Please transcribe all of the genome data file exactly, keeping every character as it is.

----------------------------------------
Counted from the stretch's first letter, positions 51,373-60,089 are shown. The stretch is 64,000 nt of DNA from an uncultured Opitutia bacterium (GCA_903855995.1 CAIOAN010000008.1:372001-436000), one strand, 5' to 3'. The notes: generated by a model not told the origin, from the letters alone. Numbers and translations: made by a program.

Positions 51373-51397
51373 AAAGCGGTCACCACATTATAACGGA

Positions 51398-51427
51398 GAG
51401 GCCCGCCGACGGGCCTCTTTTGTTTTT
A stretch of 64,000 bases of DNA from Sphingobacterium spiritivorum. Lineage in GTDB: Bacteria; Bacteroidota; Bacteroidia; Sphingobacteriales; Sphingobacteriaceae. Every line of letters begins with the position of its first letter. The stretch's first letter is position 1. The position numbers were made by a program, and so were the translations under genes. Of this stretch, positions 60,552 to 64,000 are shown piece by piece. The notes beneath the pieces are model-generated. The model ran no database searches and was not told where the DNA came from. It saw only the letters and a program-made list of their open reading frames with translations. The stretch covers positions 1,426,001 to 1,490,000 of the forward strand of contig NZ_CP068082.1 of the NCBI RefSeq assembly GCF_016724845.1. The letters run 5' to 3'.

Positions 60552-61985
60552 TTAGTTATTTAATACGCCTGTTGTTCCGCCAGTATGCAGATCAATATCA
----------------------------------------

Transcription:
Counted from the stretch's first letter, positions 51,373-60,089 are shown. The stretch is 64,000 nt of DNA from an uncultured Opitutia bacterium (GCA_903855995.1 CAIOAN010000008.1:372001-436000), one strand, 5' to 3'. The notes: generated by a model not told the origin, from the letters alone. Numbers and translations: made by a program.

Positions 51373-51397
51373 AAAGCGGTCACCACATTATAACGGA

Positions 51398-51427
51398 GAG
51401 GCCCGCCGACGGGCCTCTTTTGTTTTT
A stretch of 64,000 bases of DNA from Sphingobacterium spiritivorum. Lineage in GTDB: Bacteria; Bacteroidota; Bacteroidia; Sphingobacteriales; Sphingobacteriaceae. Every line of letters begins with the position of its first letter. The stretch's first letter is position 1. The position numbers were made by a program, and so were the translations under genes. Of this stretch, positions 60,552 to 64,000 are shown piece by piece. The notes beneath the pieces are model-generated. The model ran no database searches and was not told where the DNA came from. It saw only the letters and a program-made list of their open reading frames with translations. The stretch covers positions 1,426,001 to 1,490,000 of the forward strand of contig NZ_CP068082.1 of the NCBI RefSeq assembly GCF_016724845.1. The letters run 5' to 3'.

Positions 60552-61985
60552 TTAGTTATTTAATACGCCTGTTGTTCCGCCAGTATGCAGATCAATATCA